Model: Forerunner 910XT
My first tool I used to track my running was the Adidas miCoach app on my iPhone. While I really liked the customizable training plans and ease-of-use the application offered, having a smartphone attached to my arm during runs wasn’t really my idea of a good time. After deciding that I wanted a GPS-enabled watch for running, I settled on the Garmin Forefunner 405CX about 1 1/2 years ago with mixed results. With a new project Ryan and I are working on in regards to trail running (more on this later, I promise), I made the decision that I needed something more accurate than the haphazard elevation charts that watches relying solely on GPS based elevation provided. Longer battery life was something I was looking forward to as well, as I have a bad habit of not always charging my watches when I should.
After some research, I decided on the Garmin Forerunner 910XT, a recently released watch marketed towards triathletes and ultramarathoners. While I could care less about every competing in a triathlon, the advertised 20-hour battery life piqued my interest due to my aforementioned habit of not charging my watches, but also because I plan on becoming an ultramarathoner in the not-too-distant future. There was also the added bonus of the watch being waterproof (for tracking the swimming legs of a triathlon), meaning I could wear the watch during Tough Mudder, giving me the ability to track the distance and elevation change of the courses we run. Oh, and did I mention it uses a built-in barometric altimeter to track elevation during the run?
After stopping by Garmin at a couple different race expos to try the watch on with no luck (apparently they don’t bring the 910XT to marathon expos), I got lucky when I stopped in at Road Runner Sports while in Southern California this past summer. Seeing the watch in person and trying it on just confirmed the decision I had already made about the 910XT being my next running watch. While quite a bit bigger than the 405CX, the 910XT is remarkably more comfortable on my arm, due to the more arm-like shape of the backside of the watch tapering around the arm before the band attaches, instead of being completely flat like the 405CX.
After getting the watch I promptly took it out for a few runs on some of the trails I’m pretty familiar with to see how the elevation charts would differ from the 405CX and I was pleased with the results. The 910XT recorded slightly more ascent and descent than the GPS-based watch and miCoach did, and on out-and-back courses the elevation chart mirrored itself as it should be. There are issues running up and over a ridge that is calm on one side and windy on the other as the immediate pressure change can freak out the pressure-sensitive altimeter, but I can always fall-back to GPS-based elevation on Garmin Connect on particularly windy days.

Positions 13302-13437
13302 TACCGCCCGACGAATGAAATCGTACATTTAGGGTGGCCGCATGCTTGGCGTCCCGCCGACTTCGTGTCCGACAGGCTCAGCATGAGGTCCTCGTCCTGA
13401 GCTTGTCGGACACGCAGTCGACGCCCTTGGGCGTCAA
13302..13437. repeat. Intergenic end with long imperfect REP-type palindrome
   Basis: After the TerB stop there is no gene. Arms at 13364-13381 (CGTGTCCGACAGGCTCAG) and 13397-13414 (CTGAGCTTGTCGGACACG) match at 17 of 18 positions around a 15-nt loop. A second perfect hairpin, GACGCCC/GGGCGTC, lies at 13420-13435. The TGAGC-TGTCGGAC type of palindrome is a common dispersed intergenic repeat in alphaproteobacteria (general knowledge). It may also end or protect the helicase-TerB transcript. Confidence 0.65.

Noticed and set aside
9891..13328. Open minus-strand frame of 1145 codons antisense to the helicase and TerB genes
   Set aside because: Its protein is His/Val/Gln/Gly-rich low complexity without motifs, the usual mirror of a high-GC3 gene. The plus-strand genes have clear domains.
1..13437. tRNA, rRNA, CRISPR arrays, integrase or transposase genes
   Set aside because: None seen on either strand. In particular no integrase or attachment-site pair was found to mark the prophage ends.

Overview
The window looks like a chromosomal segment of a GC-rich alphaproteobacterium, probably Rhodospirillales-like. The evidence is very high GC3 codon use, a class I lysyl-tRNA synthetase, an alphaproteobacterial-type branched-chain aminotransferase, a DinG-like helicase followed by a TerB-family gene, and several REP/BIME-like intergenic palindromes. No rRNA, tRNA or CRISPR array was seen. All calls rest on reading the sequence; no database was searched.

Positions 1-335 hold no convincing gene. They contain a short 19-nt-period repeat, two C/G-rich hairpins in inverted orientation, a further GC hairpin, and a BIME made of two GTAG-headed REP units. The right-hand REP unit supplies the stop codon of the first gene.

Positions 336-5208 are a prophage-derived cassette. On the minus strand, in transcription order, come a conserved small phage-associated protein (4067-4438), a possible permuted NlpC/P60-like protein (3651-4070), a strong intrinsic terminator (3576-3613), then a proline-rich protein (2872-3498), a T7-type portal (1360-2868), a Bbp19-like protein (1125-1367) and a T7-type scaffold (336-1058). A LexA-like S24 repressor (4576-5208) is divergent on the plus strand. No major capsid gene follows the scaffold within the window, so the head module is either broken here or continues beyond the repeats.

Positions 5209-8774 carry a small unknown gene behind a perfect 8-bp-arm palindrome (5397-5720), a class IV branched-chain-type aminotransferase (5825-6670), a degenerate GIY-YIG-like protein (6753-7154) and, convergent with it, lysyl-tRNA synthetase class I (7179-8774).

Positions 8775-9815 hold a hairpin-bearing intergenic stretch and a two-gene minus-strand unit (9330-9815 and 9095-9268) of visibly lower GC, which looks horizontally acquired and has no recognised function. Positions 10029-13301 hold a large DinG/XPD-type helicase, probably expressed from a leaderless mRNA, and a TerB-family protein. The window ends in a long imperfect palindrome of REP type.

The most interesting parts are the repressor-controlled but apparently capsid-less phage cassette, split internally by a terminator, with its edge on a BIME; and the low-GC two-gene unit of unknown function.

One of my absolute favorite parts of the watch is the ability to (finally) track live ascent and descent numbers during the run instead of having to wait until I sync the watch with Garmin Connect afterwards. The watch tends to record a higher number of descent than ascent when I use go down a hill using a different route than I used to go up, so I’ve resorted to averaging the two out. I’m not sure if it’s the way the watch polls the altimeter for updates (whether it’s every X amount of feet ran or a certain change in the altimeter), or if it’s due to the increased speed being ran down the hill compared to the trek up. Surprisingly, the elevation chart that is exported by the raw GPX data doesn’t show the same incongruity as the watch’s elevation calculator shows.
Lastly, using the watch is a lot easier thanks to it having actual buttons instead of a touch-sensitive bezel around the watch face. Using a touch-sensitive bezel during the summer time when you’re drenched in sweat is an exercise in patience. The 910XT has nice, big chunky buttons that are easy to press when you and the watch are both soaking wet (or covered in mud) and they never false-click or ignore your touches.
So far I’m extremely happy with how the watch has worked and I look forward to continuing to put it through it’s paces and seeing what it’s capable of. We’ll see how it works when it’s covered in mud and dirty water in a few weeks at Tough Mudder.
- Barometric Altimeter rather than GPS-based elevation data
- Very comfortable on the arm
- Actual buttons rather than a touch bezel
- HUGE watch face allowing very easy reading of data during a run
- Ability to see live ascent/descent values
- Barometric Altimeter can get sketchy in windy environments